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Easily Sign Local Android Release Builds For Testing With local.properties

When you install an Android debug build, it just works. However, building a release build locally for testing purposes1 is tedious if your team policy is to avoid committing your signing configuration2. The official documentation implies two methods:

  1. Add your signing configuration into build.gradle and load that configuration from keystore.properties
  2. Sign the APK using the command line tools

In both cases the developer needs to take the time to generate a keystore/keys and configure the build process to recognize them, in addition to obstacles specific to each scenario.

What if building local release builds could just work for all of your developers, as debug builds do? What if you could launch them directly from Android Studio? Keep reading for a solution.

Easily signing local release builds

Since the Android build tools already generated a debug signing key for us, we can get the convenience of debug builds for release builds if we configure the build process to sign release builds with our debug signing key. This functionality should be opt-in to avoid signing release builds intended for production with debug keys (see “WARNING” section below) so we’ll add a configuration option to enable this in the uncommitted local.properties file that Android Studio generates.

To start, we’ll need to read the contents of local.properties in our app/build.gradle file:

def loadLocalProperties() {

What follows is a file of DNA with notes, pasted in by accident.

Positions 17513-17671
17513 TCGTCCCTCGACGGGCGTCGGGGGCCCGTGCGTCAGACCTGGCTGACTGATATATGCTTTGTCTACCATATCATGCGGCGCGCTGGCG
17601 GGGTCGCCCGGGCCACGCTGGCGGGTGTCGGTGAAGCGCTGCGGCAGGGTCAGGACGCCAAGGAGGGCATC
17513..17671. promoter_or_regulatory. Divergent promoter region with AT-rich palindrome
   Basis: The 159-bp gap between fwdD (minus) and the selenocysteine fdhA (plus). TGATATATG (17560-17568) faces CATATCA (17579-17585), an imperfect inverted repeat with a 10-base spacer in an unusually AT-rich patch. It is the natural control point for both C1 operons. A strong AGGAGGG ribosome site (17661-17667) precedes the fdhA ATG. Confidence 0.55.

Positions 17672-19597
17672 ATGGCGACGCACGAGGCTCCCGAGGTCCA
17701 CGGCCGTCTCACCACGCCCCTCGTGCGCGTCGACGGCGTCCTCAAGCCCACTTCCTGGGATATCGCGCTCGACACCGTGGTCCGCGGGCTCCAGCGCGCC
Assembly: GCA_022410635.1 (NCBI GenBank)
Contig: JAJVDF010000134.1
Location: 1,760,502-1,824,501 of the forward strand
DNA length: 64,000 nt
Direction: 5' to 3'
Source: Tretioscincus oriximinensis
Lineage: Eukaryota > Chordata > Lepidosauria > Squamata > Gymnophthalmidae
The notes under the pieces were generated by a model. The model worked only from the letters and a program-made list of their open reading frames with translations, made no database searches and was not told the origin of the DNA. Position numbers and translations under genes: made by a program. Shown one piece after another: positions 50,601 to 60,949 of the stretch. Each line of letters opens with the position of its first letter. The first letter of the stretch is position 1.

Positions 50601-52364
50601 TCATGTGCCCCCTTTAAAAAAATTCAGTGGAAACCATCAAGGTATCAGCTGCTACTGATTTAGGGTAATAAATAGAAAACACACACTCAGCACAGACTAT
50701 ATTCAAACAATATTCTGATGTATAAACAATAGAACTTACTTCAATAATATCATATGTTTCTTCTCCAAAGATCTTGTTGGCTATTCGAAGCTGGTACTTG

// Android Studio creates a local.properties file in the root directory of
    // the project. Since this gradle file is in the default app module, we
    // need to look in the parent directory for the local.properties file.
    def f = file("../local.properties")
    def properties = new Properties()
    if (f.canRead()) {
        f.newReader().withReader {
            properties.load(it)
        }
    }
    return properties
}

def localProperties = loadLocalProperties()

Then we can update our project signing configuration in app/build.gradle to use the new property, named autosignReleaseWithDebugKey:

android {
    // ...

    buildTypes {
        // ...

        release {
            // ...

            if (localProperties.getProperty(
                    "autosignReleaseWithDebugKey", "false").toBoolean()) {
                signingConfig signingConfigs.debug
            }
        }
    }
}

Finally, each developer that needs to build a release build can set that property in their local.properties file to enable automatic release build signing:

autosignReleaseWithDebugKey=true

Now we’re done! You can install release builds directly from Android Studio or via the command line (./gradlew installRelease) without committing your signing keys or requiring each developer to learn how to generate new ones. You can find an example project with these changes on GitHub.

Note: I’m not sure if this would need to change if your app uses App Bundles.

WARNING: do not sign production builds this way!

We don’t want to sign production release builds with our debug keys because these keys are not generated to be secure (e.g. everyone’s debug keys have the same password) and you may be locked into using your insecure debug keys on your production application.

To avoid this, never opt-in to this functionality on a device that builds your production release builds such as your CI machines or the local developer who creates the production builds. If you follow this advice and implement this correctly, you shouldn’t run into these issues.


Notes

1: As an example, you may want to build a release build to avoid measuring unrealistic performance from debuggable=false during performance tests or to verify a fix to your ProGuard configuration.

2: Not committing your signing keys makes sense if you’re an open source project or don’t want to share the ability to sign the app broadly within the team.


This post is written by Michael Comella, a developer at Mozilla currently working on Firefox performance.
This work is licensed under a Creative Commons Attribution-ShareAlike 4.0 International License.
Creative Commons License